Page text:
Blackbirdan online journal of literature and the artsSpring 2012 v11n1
 print version


Mr. Dubcheck, my seventh grade English teacher, was a snorer. Even from the outside, through his bedroom windows, I could hear the sounds issue from his throat like a groan of pain. Half-sprawled over the bed, he lay with his eyes pressed tight, his mouth rolling, lips slightly parted.

I scrawled in my notebook: snorer. Then, after a moment, I added, deep sleeper. He choked, his groans temporarily halted, turned over, and then opened his eyes for a half a second, as if he were staring straight at me, before closing them, falling back into a noisy slumber. I paused and then added a question mark after the deep sleeper, just to be precise, to be exact.

I leaned forward, my nose pressing against the screen, my breath drawing little dots of fog across the glass. I held my pen above my notebook like a wand as I watched and waited, observing every spurt and cough. Some nights, it would take only minutes. Other nights, hours. I’d fill pages and pages of notes or write nothing at all, it always depended on who I watched.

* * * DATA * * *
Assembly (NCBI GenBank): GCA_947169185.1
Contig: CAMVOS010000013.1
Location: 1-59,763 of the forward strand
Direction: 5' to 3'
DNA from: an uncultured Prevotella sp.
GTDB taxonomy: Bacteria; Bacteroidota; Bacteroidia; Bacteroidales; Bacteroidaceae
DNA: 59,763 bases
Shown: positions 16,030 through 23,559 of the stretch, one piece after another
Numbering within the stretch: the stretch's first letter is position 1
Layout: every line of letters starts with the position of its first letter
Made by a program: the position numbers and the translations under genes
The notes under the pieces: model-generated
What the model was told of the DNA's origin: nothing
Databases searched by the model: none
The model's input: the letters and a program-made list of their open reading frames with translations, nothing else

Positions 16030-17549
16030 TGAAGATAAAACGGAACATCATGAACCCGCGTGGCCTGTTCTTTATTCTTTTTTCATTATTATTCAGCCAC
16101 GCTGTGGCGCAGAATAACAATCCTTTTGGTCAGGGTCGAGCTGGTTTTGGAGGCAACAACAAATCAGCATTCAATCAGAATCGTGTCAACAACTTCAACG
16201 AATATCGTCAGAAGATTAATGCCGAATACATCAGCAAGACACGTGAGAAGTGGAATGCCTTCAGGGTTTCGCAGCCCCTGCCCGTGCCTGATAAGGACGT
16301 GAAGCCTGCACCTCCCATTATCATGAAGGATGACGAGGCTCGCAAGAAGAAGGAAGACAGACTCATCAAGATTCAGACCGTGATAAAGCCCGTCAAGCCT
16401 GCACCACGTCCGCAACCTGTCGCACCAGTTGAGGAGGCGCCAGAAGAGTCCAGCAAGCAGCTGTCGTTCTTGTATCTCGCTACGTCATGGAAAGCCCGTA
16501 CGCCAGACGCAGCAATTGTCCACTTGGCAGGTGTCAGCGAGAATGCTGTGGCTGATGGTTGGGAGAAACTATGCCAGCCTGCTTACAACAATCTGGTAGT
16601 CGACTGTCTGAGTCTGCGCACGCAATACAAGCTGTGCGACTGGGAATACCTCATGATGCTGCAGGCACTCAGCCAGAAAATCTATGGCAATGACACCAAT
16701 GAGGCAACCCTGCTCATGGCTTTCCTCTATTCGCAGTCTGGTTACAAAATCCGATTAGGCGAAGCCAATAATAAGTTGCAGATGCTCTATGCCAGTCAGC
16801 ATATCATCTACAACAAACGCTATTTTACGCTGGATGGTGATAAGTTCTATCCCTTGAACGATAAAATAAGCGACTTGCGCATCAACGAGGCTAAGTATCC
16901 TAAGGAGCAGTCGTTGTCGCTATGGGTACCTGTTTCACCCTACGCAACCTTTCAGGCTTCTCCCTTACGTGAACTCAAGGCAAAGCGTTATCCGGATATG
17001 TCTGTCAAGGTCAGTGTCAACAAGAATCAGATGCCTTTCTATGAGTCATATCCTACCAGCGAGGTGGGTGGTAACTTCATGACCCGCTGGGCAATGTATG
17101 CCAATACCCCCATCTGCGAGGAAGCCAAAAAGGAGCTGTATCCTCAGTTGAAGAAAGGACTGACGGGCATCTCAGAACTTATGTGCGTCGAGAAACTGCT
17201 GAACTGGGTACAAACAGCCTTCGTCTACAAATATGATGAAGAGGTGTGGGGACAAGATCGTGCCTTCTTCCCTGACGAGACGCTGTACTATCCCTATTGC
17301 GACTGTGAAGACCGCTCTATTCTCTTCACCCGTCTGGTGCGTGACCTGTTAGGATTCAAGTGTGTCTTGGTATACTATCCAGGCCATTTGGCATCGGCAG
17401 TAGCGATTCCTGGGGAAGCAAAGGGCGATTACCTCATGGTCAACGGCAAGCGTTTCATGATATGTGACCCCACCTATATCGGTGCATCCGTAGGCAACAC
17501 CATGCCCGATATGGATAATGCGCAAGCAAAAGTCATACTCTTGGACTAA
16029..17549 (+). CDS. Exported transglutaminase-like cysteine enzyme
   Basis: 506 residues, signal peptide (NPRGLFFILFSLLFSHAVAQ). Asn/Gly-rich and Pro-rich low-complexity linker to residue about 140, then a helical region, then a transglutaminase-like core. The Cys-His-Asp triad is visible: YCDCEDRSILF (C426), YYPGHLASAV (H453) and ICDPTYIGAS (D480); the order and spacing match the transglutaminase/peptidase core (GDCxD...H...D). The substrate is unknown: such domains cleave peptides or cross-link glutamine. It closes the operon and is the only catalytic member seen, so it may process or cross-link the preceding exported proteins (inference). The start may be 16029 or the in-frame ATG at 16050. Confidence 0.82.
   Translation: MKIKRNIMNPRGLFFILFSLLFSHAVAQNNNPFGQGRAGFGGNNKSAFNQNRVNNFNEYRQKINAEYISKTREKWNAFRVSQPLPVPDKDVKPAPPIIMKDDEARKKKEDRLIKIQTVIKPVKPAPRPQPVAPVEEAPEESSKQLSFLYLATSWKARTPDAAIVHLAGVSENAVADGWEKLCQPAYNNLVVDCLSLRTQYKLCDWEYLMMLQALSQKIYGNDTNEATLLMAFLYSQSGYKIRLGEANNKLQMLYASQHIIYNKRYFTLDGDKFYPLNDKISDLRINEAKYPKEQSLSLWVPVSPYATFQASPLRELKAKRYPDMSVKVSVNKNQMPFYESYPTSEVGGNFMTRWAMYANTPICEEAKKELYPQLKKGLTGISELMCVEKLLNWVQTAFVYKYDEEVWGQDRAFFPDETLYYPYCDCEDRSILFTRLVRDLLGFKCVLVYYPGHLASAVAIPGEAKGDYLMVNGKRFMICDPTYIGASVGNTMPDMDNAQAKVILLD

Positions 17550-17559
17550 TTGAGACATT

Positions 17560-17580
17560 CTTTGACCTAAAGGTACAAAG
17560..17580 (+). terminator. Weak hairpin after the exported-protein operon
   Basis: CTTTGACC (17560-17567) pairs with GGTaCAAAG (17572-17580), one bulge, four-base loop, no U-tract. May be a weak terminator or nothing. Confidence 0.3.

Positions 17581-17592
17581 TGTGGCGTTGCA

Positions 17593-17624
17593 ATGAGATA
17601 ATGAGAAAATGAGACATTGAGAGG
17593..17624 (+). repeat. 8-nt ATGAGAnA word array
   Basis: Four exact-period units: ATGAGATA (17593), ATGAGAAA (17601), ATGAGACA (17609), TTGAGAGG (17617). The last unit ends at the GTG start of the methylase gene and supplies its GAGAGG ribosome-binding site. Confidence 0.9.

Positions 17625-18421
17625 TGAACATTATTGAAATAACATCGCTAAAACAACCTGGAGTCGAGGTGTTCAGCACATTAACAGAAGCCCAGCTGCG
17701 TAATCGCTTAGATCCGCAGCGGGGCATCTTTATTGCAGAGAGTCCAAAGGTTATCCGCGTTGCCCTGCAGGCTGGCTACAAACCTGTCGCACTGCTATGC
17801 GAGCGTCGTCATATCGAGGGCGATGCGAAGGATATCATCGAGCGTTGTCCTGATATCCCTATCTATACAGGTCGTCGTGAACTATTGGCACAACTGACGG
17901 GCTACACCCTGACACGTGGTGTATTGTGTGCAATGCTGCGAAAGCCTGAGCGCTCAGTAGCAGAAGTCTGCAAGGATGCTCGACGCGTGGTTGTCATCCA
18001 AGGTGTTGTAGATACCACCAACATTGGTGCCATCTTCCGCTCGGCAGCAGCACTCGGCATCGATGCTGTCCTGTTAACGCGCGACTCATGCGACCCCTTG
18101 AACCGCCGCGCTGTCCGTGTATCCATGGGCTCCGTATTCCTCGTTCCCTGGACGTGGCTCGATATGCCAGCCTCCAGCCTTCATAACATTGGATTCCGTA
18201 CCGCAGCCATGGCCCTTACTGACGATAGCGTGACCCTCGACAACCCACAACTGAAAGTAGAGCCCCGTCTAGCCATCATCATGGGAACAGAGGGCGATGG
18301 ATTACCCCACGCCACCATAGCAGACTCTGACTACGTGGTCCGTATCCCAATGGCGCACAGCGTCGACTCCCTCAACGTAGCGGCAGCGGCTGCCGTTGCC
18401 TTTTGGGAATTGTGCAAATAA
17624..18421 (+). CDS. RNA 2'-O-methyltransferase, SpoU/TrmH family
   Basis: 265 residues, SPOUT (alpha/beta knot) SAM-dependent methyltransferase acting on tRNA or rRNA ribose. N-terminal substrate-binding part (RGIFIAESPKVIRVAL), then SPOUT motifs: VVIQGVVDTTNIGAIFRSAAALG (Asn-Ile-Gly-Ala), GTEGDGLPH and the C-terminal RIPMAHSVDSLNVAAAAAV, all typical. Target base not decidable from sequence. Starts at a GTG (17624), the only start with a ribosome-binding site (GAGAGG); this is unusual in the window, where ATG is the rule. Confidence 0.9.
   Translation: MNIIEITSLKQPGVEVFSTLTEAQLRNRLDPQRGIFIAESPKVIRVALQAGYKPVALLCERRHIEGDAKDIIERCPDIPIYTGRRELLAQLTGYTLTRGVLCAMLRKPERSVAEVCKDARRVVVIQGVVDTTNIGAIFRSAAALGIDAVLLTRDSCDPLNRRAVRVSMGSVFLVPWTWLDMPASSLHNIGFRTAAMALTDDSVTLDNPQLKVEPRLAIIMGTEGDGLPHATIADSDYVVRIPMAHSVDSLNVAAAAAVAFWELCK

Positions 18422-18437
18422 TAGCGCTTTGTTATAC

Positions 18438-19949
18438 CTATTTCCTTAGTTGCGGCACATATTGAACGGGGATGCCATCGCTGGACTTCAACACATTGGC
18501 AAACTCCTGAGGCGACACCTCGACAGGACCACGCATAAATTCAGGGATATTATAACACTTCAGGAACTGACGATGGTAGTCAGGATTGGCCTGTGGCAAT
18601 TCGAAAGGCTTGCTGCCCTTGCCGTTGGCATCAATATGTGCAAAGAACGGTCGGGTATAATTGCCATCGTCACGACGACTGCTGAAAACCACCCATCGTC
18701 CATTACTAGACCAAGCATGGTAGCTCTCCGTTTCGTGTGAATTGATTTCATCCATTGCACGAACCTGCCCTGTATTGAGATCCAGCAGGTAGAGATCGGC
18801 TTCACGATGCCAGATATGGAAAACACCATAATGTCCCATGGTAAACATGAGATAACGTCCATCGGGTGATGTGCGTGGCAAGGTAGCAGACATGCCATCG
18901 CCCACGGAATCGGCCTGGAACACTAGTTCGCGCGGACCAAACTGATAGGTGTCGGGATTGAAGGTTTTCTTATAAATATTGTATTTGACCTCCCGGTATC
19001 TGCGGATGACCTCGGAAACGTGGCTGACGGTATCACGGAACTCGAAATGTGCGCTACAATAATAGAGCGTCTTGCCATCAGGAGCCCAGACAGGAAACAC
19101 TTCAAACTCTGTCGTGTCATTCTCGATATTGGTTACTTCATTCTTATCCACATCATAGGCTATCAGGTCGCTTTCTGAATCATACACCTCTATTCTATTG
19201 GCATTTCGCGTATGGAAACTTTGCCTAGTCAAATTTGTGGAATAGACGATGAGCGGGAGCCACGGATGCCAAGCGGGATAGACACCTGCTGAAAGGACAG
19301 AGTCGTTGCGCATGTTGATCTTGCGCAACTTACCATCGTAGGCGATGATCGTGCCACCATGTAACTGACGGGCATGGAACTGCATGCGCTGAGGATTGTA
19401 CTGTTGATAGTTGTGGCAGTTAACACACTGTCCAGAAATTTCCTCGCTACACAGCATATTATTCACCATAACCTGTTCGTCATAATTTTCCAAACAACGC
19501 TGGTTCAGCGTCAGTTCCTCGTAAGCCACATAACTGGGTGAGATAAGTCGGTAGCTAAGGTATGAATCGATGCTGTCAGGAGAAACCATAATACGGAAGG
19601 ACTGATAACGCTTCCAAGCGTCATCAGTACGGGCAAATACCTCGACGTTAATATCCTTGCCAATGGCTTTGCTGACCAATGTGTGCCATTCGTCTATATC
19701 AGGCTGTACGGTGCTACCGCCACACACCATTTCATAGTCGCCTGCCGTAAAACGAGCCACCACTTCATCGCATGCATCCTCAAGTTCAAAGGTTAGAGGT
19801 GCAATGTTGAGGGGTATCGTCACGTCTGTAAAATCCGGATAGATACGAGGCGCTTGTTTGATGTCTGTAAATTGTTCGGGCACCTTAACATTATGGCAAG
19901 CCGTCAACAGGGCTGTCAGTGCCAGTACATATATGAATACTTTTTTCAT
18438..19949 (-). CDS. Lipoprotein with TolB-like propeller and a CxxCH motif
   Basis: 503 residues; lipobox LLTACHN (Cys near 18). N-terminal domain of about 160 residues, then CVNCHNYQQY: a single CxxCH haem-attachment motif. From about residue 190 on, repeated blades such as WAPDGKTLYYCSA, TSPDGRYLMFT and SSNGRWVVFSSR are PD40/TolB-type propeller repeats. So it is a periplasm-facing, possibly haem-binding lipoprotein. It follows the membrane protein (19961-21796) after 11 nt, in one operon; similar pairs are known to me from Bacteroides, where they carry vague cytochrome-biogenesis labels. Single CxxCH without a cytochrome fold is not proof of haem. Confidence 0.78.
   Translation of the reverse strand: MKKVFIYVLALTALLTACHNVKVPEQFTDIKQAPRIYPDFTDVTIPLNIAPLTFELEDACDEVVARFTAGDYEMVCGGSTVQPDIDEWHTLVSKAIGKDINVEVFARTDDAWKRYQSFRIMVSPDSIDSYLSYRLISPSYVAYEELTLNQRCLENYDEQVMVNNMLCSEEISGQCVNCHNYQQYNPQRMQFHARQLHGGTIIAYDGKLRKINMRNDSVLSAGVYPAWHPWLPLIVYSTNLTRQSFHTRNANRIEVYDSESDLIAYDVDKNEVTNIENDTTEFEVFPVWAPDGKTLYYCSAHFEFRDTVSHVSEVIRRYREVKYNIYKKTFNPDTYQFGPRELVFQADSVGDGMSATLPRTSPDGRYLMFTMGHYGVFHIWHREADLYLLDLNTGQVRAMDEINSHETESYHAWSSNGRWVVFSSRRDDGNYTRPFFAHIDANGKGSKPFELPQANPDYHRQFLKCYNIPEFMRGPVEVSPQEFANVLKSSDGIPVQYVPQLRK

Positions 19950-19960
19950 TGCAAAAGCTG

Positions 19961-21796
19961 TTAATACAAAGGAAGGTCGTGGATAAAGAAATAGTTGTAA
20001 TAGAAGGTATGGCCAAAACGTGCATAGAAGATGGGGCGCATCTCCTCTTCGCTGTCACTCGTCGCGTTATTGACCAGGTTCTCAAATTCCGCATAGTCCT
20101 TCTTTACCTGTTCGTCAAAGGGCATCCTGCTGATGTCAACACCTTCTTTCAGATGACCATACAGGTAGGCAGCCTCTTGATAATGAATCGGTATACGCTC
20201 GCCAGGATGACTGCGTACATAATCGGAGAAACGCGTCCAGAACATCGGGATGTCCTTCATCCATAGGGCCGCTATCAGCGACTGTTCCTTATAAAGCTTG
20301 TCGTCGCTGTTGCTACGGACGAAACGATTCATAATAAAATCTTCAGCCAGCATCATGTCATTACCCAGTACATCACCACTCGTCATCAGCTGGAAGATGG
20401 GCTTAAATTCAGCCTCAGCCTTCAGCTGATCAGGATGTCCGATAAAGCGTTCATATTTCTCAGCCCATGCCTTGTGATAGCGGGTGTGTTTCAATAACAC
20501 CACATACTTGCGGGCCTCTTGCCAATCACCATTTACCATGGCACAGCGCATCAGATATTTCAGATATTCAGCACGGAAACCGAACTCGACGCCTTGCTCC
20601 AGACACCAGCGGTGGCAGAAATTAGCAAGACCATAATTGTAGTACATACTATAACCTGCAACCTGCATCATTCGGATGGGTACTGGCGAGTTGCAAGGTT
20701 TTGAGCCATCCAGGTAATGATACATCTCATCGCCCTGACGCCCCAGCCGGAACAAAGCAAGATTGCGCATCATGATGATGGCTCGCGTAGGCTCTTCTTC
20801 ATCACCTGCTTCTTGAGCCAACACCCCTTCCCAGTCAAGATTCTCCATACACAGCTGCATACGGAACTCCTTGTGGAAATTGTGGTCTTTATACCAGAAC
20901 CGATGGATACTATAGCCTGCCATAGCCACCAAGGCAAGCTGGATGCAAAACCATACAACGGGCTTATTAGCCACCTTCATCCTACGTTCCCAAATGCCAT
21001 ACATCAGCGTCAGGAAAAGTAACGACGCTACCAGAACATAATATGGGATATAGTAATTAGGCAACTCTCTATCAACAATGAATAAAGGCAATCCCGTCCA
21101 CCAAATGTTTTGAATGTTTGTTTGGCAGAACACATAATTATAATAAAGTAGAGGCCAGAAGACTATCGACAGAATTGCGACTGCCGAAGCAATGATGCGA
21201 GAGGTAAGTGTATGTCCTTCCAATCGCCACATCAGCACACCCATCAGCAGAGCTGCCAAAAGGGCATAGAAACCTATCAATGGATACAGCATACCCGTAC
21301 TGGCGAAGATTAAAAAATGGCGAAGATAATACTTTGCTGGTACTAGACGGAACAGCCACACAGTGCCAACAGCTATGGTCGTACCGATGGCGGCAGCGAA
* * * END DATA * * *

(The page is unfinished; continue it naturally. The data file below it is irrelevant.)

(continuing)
He shifted again. His pupils fluttered beneath paper eyelids, ranging back and forth, rapid and frightened, before settling into a glassy stillness that made me think of water, sleep that was deep and restful. At this, I jotted a final note: Dreams of . . . fathers. This I circled. Once. Twice. Over and over again until it was buried beneath a thickening cloud of black.


I had a dozen of these notebooks stuffed beneath my mattress. Each entry was rigorously categorized, labeled by name, address, date, and time, but the notes themselves were disheveled and chaotic, a scribbling of whatever came to mind the moment I peered into someone’s window: Restless, I’d jot, tosses, murmurs. Smacks her mouth. Lips pursed like a whistler’s. Curled up like a cat. Lies on his back and whispers to no one. There were hundreds of ways to sleep, but I always came to them the same, these little bodies tucked tight beneath the sheets, sleeping in a perfect kind of dark, thinking themselves safe, locked away. Behind glass I scribbled with the vigor and depth of a perfect student as the sleeper murmured to himself, silent and peaceful. These were their most private moments, and in that, I knew I would not miss a thing. I stared until my eyes became parched and dry, and I, unblinking, was unable to turn away.